Beautiful Gardens and a tale of two Bar-Restaurants

Further to what I wrote in my previous post, last Saturday I totally cleaned the kitchen. Despite our kitchen being somewhat small – it is only an alcove off the sitting room – it took far longer than I was anticipating. Dust combined with grease is far from easy to shift! However, as with the other rooms, the end result has left me with a deep sense of satisfaction.

After a rest day on Sunday, I decided that the office could wait until next week when I’m officially back at work. As always, it is that difficult line of demarcation when one lives on-the-job. What is work and what is domestic? However, as cleaning out the office will in part involve sorting through Chaplaincy papers and filing them, I think that is more work than domestic.

Therefore this week has been more holiday than domestic chores and tomorrow, I fly to the UK for a long weekend for my first visit there since moving to the Czech Republic nearly two years ago. I shall write all about that upon my return.

Charles University Botanical Gardens, Prague © Ricky Yates

The weather in Prague these past two weeks has been exceptionally hot with daytime temperatures exceeding 30 degrees Celsius. However on Tuesday 13th, after some overnight rain, it was a little cooler, so Sybille and I decided to have a day out in Prague exploring somewhere we hadn’t previously visited.

As my sidebar indicates, one English-speaking expat blogger I particularly enjoy reading is ‘Girl in Czechland’. GIC is an English young lady who met ‘Czechman’ in the UK and has now moved with him to live in Prague. Her insights into Czech culture and habits are both funny and perceptive. Her most recent post is about a quiet corner of Prague that she particularly enjoys – the Charles University Botanical Gardens. So on her advice, that is where we went and we were not disappointed.

A quiet corner of Charles University Botanical Gardens, Prague © Ricky Yates

The gardens are located just east of Prague city centre but away from those areas most frequented by tourists. Entrance is free, but if you want to visit the large glasshouses which contain a fascinating cactus collection, together with a wonderful tropical garden with a large lily pond, then you have to pay the large sum of 50 Kc (about £1.65) to do so. We spent a thoroughly enjoyable couple of hours exploring both the gardens and the glasshouses and were amazed at how few other people there were. A similar National Trust garden in the UK would be overrun with visitors on a warm Tuesday in July.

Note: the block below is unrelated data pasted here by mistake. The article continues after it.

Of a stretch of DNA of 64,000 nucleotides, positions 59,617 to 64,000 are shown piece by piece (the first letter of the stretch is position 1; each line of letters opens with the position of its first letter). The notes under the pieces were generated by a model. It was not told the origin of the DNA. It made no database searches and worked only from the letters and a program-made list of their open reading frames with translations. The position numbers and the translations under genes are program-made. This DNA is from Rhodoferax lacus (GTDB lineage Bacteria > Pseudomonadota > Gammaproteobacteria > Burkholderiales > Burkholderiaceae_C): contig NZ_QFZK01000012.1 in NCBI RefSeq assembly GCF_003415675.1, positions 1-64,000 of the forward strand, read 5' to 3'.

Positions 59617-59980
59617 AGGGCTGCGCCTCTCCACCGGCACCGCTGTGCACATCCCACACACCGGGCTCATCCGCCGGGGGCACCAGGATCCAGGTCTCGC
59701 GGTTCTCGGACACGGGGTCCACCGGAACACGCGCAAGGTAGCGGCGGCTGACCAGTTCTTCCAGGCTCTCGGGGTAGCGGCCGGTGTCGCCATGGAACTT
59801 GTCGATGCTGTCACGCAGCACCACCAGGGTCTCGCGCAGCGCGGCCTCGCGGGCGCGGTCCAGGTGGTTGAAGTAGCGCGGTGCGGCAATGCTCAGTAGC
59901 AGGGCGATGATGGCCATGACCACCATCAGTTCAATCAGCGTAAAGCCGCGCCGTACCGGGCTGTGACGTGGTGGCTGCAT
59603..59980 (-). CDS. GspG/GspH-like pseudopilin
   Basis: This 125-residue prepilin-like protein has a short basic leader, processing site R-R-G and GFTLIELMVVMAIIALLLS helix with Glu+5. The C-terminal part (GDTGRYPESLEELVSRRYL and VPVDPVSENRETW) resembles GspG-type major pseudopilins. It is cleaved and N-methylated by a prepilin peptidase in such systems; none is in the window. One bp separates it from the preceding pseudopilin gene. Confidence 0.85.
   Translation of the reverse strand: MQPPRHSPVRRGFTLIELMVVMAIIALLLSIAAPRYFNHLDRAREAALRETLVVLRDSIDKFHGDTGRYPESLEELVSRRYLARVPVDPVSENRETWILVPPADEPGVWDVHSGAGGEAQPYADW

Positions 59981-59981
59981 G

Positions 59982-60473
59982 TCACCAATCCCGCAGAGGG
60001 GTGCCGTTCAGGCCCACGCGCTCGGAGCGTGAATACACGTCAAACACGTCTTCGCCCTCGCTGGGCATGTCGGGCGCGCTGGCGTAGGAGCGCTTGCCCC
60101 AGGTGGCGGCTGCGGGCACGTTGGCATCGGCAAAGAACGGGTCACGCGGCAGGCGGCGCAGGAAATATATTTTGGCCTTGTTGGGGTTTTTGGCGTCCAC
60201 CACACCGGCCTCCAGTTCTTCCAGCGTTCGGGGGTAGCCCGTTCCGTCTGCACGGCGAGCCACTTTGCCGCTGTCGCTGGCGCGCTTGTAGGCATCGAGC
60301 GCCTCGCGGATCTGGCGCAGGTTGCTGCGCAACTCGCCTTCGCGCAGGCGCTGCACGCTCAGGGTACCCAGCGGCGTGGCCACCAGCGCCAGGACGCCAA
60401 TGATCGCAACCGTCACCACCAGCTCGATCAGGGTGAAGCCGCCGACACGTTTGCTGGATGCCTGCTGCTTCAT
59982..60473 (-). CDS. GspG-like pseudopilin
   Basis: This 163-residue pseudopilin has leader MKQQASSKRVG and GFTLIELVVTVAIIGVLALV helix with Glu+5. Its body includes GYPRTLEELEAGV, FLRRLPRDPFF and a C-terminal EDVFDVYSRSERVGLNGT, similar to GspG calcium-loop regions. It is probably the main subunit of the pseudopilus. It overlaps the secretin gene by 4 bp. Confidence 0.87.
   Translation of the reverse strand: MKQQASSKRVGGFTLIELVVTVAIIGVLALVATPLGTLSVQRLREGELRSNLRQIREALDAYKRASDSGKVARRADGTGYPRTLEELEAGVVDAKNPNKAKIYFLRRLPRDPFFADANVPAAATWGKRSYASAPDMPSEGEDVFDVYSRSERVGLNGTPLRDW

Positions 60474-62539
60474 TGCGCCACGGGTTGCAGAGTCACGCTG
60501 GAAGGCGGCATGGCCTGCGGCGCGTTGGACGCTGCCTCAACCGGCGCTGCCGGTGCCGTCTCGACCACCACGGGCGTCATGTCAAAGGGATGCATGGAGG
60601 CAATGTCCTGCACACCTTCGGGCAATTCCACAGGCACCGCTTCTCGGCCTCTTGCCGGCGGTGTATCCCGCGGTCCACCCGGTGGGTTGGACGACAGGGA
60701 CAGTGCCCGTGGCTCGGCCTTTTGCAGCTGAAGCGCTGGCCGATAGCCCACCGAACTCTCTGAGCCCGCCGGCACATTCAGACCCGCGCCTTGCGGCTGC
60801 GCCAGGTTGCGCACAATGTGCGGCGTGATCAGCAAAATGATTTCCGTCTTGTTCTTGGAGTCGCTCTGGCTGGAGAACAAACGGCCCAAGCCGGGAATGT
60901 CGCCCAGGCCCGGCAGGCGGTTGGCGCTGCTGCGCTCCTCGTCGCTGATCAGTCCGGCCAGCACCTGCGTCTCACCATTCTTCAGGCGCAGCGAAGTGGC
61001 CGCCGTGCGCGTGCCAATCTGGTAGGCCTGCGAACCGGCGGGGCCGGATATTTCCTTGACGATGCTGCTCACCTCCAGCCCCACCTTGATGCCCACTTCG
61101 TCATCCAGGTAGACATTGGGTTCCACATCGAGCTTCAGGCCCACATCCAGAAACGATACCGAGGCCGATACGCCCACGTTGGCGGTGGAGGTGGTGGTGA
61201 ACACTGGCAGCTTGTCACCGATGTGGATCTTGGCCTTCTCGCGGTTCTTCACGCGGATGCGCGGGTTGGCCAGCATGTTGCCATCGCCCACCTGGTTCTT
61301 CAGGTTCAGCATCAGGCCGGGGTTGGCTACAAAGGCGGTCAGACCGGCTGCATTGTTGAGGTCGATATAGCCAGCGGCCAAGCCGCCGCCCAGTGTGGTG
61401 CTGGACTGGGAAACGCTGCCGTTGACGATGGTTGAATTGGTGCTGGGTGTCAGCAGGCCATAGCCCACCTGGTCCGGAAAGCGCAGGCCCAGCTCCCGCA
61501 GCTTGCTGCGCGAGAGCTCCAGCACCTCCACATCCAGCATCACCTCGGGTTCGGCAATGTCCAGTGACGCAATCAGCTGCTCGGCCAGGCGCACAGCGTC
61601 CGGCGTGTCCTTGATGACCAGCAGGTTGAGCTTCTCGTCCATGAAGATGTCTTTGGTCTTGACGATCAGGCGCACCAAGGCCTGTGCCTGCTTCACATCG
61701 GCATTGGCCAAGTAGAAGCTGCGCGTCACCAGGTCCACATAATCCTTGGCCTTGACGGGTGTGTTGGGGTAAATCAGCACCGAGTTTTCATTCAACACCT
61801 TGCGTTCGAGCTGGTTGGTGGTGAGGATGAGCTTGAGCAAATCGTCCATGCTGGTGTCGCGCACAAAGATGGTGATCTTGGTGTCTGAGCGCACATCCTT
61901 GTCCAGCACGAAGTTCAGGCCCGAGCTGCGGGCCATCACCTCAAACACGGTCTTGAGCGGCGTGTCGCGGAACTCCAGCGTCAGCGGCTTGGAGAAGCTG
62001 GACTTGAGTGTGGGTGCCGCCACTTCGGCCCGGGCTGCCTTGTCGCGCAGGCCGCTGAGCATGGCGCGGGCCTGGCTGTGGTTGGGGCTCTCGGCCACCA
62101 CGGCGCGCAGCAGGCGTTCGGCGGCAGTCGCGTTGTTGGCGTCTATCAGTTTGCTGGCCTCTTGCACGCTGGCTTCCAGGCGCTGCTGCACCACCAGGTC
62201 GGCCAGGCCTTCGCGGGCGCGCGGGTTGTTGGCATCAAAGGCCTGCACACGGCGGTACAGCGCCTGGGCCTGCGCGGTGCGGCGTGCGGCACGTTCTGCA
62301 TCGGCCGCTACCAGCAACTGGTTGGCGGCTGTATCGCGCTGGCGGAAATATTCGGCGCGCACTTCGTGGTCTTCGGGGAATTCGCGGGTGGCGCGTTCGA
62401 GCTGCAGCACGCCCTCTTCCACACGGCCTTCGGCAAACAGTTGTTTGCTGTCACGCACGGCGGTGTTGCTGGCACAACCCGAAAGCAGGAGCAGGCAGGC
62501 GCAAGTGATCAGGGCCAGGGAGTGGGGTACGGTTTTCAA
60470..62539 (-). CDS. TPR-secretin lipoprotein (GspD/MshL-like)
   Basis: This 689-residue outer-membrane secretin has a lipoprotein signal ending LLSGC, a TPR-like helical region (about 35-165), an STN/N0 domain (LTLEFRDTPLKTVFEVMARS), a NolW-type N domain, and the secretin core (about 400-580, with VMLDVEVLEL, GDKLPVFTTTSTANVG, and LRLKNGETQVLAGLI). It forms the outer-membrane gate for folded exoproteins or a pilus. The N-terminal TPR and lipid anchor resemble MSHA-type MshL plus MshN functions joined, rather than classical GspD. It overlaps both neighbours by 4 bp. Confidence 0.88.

Our tour of the garden over, and with mutual agreement between us that this was a place to re-visit in the Autumn, we went in search of a place to have a cool beer and a late lunch. Across the road from the entrance to the gardens, is Restaurace u Trajcu. We sat down at an outside table under the awning in front of the restaurant and ordered a beer for me and a ‘ne alko pivo’ (alcohol free beer) for Sybille, as she is currently trying to diet & alcohol free beer has only 25% of the calories of normal beer. We also asked for the menu with a view to ordering some lunch.

When our beers were delivered to the table, we received a double surprise. Firstly, we were immediately presented with a bill – normally in the Czech Republic the waiter will keep a tab and you pay when you leave. Secondly, the bill was for 100 Kc – way over the odds. We were charged 45 Kc for 0.5l of Pilsner Urquel and 55 Kc for 0.3l of Birrell alcohol-free beer. Despite the fact that we had ordered using our limited Czech, the waiter had clearly decided that we were English-speaking tourists who could be ripped off. We left without ordering lunch!

I’ve since checked the website of Restaurace u Trajcu which says that 0.5l of Pilsner Urquel is 30 Kc. The website doesn’t give a price for alcohol-free beer but it ought to be about 25 Kc. I’m looking forward to sending the proprietors of Restaurace u Trajcu, a link to this post which I hope will generate some well deserved bad publicity!

Instead we walked slightly further down Vyšehradská and found Labrinth Pizzaria Restaurace-Bar. Here we were charged 22 Kc for 0.5l of Gambrinus beer and and the same price for 0.5l Birrel ‘ne alko pivo’. We stayed and ate an excellent lunch! Whilst waiting for our food to be served, we did enjoy the final entry on their cocktail price list. Another wonderful example of Czenglish!

Another wonderful example of Czenglish © Ricky Yates

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